1-2-3 STRIKE MATTERS
California’s “three strikes and you’re out” law is no game. It’s one of the harshest sentencing schemes in the country and a law that can send people convicted of even nonviolent offenses to prison for life.
As of June 30, 2010, the California state prison population included 32,479 second strikers and 8,647 third strikers. Because “strike” sentences can be triggered by any felony conviction – even for a “wobbler” or nonviolent offense – strikers are serving lengthy and life sentences for convictions ranging from receiving stolen property to possession of a controlled substance to kidnapping to murder.
The three strikes law was enacted by both legislative and voter initiatives in the 1990′s. It was amended in 2000 and again in 2006 to add additional crimes to the list of qualifying “strike” offenses.
We discuss what crimes constitute strike offenses in Section 3 of this article.
Passed in the anger and panic that followed the tragic murders of 18-year old Kimber Reynolds and 12-year-old Polly Klaas by men with criminal records, the three strikes law was intended to stop violent recidivist offenders. But the data is far from clear as to whether the law even reduces crime.
The law is flawed in other respects, as well:
- Three strikes is triggered by any felony and not just violent or serious felonies.
- Three strikes can lead to gravely disproportionate and even absurd outcomes, like giving someone convicted of shoplifting a longer sentence than someone convicted of murder.
- Three strikes can operate in a way that violates the Eighth Amendment constitutional right against cruel and unusual punishment.
- Three strikes disproportionately impacts minority defendants.
- Three strikes needlessly exacerbates the already overcrowded California prison system.
- Three strikes unnecessarily shifts to the taxpayers the cost of caring for aging offenders who pose no significant threat to the public.
- Three strikes has not led to a demonstrable reduction in crime.
- Three strikes leaves no realistic room for rehabilitation, redemption or hope.
According to the statute, the three strikes law is designed to “ensure longer prison sentences and greater punishment for those who commit a felony and have been previously convicted of serious and/or violent felony offenses.”
Contrary to what you might think when you hear the term “three strikes,” California’s law targets both “second” strikers as well as “third” strikers. It also implements other excessively punitive measures like eliminating the possibility of probation and limiting a striker inmate’s ability to earn custody credits.
Under California’s three strikes law, if a person is convicted of any felony, and has two or more “strike” priors (prior convictions for strike offenses), he or she must be sentenced to at least 25-years-to-life in state prison.
As we discuss in our related article, Strategies for Fighting a Three Strikes Case, one way to tackle a “strike” case is by fighting the current charge. If our California Three Strikes Defense Lawyers can get a felony charge dismissed or reduced to a misdemeanor – or secure an acquittal at trial – we can help our client avoid application of the dreaded law in the first place.
On the same note, it’s important to fight any charge that could result in conviction for a serious or violent felony. Those convictions can counts as strikes in the future and thus lead to dire consequences down the road.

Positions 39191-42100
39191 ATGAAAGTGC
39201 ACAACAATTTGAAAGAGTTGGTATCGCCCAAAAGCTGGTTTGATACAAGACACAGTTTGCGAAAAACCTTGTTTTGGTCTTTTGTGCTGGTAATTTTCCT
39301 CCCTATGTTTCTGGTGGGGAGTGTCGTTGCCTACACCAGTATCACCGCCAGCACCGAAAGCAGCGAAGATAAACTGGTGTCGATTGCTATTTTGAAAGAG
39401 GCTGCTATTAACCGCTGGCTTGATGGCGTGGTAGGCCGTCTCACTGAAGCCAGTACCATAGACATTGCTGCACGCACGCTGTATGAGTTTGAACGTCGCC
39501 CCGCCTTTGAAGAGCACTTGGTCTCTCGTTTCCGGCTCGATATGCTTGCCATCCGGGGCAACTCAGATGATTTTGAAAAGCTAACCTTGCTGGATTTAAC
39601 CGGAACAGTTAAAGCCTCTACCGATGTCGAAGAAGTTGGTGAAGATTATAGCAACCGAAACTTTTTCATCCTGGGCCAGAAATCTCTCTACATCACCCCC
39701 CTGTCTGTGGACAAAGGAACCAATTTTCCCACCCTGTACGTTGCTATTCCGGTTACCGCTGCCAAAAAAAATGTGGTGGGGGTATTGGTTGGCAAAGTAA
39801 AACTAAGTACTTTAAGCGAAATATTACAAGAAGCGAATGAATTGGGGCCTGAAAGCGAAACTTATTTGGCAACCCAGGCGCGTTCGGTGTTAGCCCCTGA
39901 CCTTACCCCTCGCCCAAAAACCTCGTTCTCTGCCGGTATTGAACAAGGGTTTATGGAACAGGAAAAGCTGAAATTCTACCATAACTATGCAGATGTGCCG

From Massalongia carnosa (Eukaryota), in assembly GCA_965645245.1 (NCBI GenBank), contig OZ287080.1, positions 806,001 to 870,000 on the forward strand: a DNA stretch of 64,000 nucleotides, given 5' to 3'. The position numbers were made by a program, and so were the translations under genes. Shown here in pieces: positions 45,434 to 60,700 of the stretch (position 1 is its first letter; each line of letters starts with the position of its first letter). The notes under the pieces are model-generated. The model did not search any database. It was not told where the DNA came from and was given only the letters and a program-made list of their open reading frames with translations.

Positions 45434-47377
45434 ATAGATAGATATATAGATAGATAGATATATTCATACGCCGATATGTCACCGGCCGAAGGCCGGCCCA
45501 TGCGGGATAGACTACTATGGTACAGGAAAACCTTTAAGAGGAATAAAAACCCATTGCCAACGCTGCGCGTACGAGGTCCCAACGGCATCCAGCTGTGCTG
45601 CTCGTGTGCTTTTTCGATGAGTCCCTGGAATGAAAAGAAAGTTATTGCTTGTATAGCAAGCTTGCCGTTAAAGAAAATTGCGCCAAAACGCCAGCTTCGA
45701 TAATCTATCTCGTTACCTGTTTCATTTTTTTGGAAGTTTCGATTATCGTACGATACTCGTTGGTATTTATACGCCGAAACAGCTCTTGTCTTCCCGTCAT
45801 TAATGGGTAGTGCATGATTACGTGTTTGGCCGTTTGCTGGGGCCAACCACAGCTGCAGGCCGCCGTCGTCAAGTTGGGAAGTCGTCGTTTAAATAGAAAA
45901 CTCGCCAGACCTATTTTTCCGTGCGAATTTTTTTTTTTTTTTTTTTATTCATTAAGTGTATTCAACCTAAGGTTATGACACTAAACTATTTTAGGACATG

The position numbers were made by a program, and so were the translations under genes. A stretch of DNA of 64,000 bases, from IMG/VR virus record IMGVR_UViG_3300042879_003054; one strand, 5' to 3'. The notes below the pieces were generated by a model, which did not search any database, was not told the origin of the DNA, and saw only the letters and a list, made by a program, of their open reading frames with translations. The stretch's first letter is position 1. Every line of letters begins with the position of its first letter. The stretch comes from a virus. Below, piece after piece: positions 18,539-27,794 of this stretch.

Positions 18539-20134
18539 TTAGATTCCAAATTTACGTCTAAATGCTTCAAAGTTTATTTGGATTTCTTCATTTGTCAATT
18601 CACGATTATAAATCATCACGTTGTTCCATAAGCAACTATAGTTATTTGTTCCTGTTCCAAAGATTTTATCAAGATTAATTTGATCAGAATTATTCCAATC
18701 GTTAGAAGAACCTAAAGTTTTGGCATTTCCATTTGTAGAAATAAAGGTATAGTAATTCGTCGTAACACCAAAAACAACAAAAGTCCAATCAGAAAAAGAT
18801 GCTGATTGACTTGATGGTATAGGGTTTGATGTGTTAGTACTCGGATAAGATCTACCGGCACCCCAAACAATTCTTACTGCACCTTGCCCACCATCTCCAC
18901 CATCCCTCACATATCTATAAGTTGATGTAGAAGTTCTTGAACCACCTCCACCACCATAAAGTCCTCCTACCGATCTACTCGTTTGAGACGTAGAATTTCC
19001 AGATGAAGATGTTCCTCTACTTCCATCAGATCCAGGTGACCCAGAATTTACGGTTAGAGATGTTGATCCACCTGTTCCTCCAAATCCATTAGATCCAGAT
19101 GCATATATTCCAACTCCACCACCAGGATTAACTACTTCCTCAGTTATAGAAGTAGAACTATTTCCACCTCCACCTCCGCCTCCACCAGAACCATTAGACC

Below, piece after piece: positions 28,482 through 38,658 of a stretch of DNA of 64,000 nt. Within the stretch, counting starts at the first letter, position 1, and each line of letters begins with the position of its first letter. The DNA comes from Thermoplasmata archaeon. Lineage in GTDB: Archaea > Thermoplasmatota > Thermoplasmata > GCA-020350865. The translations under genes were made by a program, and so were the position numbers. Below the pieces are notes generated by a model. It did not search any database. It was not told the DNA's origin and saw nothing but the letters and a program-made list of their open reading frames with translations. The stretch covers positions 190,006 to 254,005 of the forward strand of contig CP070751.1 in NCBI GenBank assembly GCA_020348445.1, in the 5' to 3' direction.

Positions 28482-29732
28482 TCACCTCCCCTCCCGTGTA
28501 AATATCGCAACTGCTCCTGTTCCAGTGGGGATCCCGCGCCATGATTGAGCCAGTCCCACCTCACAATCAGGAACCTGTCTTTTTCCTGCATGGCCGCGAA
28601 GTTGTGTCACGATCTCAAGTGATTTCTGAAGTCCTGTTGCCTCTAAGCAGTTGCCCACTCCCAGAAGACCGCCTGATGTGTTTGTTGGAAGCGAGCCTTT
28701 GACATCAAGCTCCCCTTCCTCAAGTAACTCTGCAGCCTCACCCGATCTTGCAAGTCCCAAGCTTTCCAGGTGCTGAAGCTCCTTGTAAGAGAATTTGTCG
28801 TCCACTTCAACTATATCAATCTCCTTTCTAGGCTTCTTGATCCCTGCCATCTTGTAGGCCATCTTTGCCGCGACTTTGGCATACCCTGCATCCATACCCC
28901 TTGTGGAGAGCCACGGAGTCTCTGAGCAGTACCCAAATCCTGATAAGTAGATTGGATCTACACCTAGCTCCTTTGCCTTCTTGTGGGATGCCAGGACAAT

If a person is convicted of any felony and has one “strike” prior, that person must be sentenced to double the prison term on the current conviction.
Example: Angel is on trial for robbery. If convicted under ordinary circumstances, he faces a sentence of three, six, or nine years in state prison. But Angel has a criminal record. His priors include arson and making criminal threats.
Because his prior offenses constitute violent or serious felonies under the Penal Code, they qualify as “strike” priors. This means that if Angel is convicted of robbery, he faces a “third strike” sentence of life in prison. If one of Angel’s strike priors is dismissed, or if the prosecutor can’t prove one of the strike allegations, he faces a “second strike” sentence of up to 18 years in prison.
California prison inmates earn “custody credits” for time served with good behavior. Because of these credits, an inmate normally serves only 50% of the sentence. But the three strikes law limits this privilege.
A second striker must complete at least 80% of his or her sentence before being eligible for release (and 85% of the sentence if the inmate is convicted of a violent felony).
Third strikers do not receive any custody credits.
As if the second and third strike sentencing enhancements were not punishment enough, the three strikes law also:
- Mandates that strike sentences for different counts tried in the same proceeding be served consecutively, without aggregate term limits, so long as the counts were not committed on the same occasion or arise from the same set of operative facts.
- Eliminates striker eligibility for probation.
- Requires strikers to serve their time in prison as opposed to a rehabilitation-oriented facility.
Example: Jimmy, who has a criminal record, steals a bottle of brandy from a neighborhood store. As security personnel pursue him, Jimmy runs across a vacant lot and into Elizabeth’s backyard. In his panic, Jimmy strikes Elizabeth with the brandy bottle. He is convicted of petty theft with a prior and assault with a deadly weapon.
The judge decides that the theft and assault were committed on separate occasions. Therefore, because it’s a three strikes case, Jimmy is given two consecutive life sentences. He is not eligible for probation and he must serve his time in prison as opposed to an alternative facility.